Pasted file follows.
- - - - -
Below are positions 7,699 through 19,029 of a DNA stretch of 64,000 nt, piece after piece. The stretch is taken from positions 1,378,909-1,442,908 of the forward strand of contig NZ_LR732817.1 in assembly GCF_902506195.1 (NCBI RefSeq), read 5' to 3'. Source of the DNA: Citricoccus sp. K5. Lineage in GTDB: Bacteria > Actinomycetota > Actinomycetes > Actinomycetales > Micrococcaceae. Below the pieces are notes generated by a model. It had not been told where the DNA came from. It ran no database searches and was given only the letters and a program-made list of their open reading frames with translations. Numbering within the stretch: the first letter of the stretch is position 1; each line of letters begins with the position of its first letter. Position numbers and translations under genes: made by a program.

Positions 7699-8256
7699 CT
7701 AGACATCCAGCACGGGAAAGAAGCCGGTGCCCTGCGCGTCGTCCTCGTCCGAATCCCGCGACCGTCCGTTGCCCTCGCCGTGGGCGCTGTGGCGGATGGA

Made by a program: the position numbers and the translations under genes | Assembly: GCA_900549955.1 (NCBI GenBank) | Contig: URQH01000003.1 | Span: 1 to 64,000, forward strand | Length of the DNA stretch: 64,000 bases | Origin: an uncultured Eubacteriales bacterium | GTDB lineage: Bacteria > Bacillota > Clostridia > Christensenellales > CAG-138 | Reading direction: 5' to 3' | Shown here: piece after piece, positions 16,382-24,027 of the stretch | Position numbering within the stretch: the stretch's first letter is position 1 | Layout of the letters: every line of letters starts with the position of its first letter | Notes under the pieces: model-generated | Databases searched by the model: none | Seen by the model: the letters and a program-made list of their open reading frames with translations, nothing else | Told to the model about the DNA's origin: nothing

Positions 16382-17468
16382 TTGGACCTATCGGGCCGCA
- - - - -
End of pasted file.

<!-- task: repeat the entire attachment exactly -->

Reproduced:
Below are positions 7,699 through 19,029 of a DNA stretch of 64,000 nt, piece after piece. The stretch is taken from positions 1,378,909-1,442,908 of the forward strand of contig NZ_LR732817.1 in assembly GCF_902506195.1 (NCBI RefSeq), read 5' to 3'. Source of the DNA: Citricoccus sp. K5. Lineage in GTDB: Bacteria > Actinomycetota > Actinomycetes > Actinomycetales > Micrococcaceae. Below the pieces are notes generated by a model. It had not been told where the DNA came from. It ran no database searches and was given only the letters and a program-made list of their open reading frames with translations. Numbering within the stretch: the first letter of the stretch is position 1; each line of letters begins with the position of its first letter. Position numbers and translations under genes: made by a program.

Positions 7699-8256
7699 CT
7701 AGACATCCAGCACGGGAAAGAAGCCGGTGCCCTGCGCGTCGTCCTCGTCCGAATCCCGCGACCGTCCGTTGCCCTCGCCGTGGGCGCTGTGGCGGATGGA

Made by a program: the position numbers and the translations under genes | Assembly: GCA_900549955.1 (NCBI GenBank) | Contig: URQH01000003.1 | Span: 1 to 64,000, forward strand | Length of the DNA stretch: 64,000 bases | Origin: an uncultured Eubacteriales bacterium | GTDB lineage: Bacteria > Bacillota > Clostridia > Christensenellales > CAG-138 | Reading direction: 5' to 3' | Shown here: piece after piece, positions 16,382-24,027 of the stretch | Position numbering within the stretch: the stretch's first letter is position 1 | Layout of the letters: every line of letters starts with the position of its first letter | Notes under the pieces: model-generated | Databases searched by the model: none | Seen by the model: the letters and a program-made list of their open reading frames with translations, nothing else | Told to the model about the DNA's origin: nothing

Positions 16382-17468
16382 TTGGACCTATCGGGCCGCA